It was March 31, 2016. In the basement of a San Francisco facility leased to tech companies (often the ones without their own offices) to host lunches and give presentations for their clients, partners, and customers, Intel had assembled a demonstration session for some of its customers, and a few members of the press interested enough to care what Intel would be talking about.
For some, it was too beautiful a day to be seated in a basement on wooden folding chairs acquired from a fire sale. But for those who showed up, the subject was important enough. The topic was determinism, and why Intel would endow an even greater number of SKUs of its mainline Xeon server processor — now the E5 v4 — with a mechanism called cache allocation that promised to bring deterministic performance to even high-level workload orchestration.
Charged with the task of explaining perhaps the most esoteric element of processor design ever conceived to this mixed bag was a principal engineer in Intel’s Network Platforms Group named Edwin Verplanke.
“If you look at the communications diagrams, you might see this traffic that is growing at an astronomical rate,” said Verplanke. “But actually, the investments that comms suppliers and cloud suppliers need to make to keep up with that kind of data traffic are tremendous… It basically means that the investments they have to make, to keep up with that data demand, are bigger than the revenues they return from the data that goes over the networks.”
In effect, the cost, measured in real dollars, of adding each new customer’s data traffic to a service provider’s network is more than adding the previous customer’s traffic. The reason is latency. In multi-tenant server clusters, new workloads tend to interfere with existing workloads. And when any customer’s workloads scale out, the interference generated just from their multiplicity, affects everyone.
Granted, Verplanke was speaking about service providers, which quantitatively represent a very small percentage of the total market for workload orchestration, in much the same way that New York City represents a small percentage of the U.S. population.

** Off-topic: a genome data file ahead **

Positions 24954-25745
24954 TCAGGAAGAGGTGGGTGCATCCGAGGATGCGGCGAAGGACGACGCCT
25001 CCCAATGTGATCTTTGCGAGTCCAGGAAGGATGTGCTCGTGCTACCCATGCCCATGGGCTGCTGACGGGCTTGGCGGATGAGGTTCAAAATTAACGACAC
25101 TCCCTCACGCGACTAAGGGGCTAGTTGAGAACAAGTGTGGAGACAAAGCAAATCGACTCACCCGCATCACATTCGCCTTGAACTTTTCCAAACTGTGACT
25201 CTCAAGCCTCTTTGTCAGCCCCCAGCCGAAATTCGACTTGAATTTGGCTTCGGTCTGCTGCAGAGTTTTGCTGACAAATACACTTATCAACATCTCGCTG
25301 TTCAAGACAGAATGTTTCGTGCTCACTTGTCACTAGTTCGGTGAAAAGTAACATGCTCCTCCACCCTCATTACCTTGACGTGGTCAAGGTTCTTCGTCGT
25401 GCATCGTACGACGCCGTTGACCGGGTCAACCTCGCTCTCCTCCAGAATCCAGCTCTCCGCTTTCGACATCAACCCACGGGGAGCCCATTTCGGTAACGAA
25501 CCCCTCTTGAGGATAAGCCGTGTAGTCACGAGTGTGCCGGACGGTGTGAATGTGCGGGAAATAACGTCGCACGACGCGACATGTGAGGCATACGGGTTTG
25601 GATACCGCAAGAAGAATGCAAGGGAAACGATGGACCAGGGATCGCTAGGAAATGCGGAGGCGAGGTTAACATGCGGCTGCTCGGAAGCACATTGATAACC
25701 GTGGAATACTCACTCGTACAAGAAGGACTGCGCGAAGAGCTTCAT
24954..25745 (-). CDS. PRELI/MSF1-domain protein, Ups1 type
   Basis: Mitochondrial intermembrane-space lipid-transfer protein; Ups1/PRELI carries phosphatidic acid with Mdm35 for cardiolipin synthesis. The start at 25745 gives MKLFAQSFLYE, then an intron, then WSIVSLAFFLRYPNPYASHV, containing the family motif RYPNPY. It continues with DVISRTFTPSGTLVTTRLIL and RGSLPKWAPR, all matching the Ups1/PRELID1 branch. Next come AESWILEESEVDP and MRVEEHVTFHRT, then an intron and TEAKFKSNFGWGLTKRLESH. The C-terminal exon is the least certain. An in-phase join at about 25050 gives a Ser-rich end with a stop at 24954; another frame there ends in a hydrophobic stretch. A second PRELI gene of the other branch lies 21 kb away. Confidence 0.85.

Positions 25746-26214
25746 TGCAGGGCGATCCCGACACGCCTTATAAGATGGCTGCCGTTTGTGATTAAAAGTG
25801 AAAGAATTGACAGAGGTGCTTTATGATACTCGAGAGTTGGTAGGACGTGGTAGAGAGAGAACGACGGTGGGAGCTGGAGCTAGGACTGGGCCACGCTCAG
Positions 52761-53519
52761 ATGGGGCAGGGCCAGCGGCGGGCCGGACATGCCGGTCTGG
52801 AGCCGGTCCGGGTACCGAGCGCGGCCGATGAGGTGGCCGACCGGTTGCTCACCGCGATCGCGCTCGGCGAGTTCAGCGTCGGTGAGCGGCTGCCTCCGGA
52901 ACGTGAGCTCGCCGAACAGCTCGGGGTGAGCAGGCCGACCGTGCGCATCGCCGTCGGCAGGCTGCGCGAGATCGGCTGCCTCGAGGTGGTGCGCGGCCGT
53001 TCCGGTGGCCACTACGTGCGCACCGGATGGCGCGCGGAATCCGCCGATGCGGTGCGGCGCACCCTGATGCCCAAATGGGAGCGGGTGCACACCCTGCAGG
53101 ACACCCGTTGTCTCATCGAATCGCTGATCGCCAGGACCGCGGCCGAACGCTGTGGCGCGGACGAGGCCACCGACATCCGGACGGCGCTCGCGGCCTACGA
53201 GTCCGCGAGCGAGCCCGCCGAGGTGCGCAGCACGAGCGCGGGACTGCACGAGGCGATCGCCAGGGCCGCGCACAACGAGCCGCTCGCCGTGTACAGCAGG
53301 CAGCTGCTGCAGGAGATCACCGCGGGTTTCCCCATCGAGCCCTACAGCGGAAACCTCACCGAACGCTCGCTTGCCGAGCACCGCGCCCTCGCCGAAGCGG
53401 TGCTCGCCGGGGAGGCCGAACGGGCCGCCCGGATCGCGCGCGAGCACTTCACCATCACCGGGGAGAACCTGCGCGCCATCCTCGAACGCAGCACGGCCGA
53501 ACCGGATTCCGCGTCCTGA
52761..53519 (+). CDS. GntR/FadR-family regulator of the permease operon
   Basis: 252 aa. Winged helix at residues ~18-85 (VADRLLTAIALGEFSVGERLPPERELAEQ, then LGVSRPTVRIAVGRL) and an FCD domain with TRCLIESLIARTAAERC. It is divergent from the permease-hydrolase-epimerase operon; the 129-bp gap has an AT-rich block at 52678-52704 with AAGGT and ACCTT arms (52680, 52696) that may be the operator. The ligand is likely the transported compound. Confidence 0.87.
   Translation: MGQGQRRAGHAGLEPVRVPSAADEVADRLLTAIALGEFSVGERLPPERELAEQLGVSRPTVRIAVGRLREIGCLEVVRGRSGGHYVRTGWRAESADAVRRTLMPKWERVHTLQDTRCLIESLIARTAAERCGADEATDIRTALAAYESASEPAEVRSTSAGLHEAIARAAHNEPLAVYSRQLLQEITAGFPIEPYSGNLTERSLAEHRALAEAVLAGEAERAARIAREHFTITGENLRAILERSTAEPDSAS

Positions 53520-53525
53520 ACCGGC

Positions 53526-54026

To be cost-effective, the hardware infrastructure that hosts workloads must use the same processor architecture needs to be capable of hosting all workload classes, including communications service providers, cloud service providers, and enterprises. But because each workload class makes different demands on that same architecture, the hardware must be adaptable. Virtualization cannot solve the problem in and of itself, because different workload classes behave differently, regardless of how they are being virtualized.
To this end, Intel had released its Resource Director Technology (RDT), which includes the cache allocation technique. Its goal is to enable orchestration tools such as Kubernetes and its commercial offshoot Tectonic (whose manufacturer, CoreOS, has officially partnered with Intel) to make adjustments as necessary to how the processor handles workloads, without forcing software developers to change those workloads.
Intel Xeon processors with the highest number of cores, Verplanke noted, could include as much as 40 MB of last-level cache (LLC, or in Xeon processors, L3) — the shared zone of memory fetched from slower DRAM to faster SRAM. Several years ago, Intel made it possible for every core in its processor to have equal access to the L3, which makes perfect sense if your goal is to run a single multi-threaded application on one processor.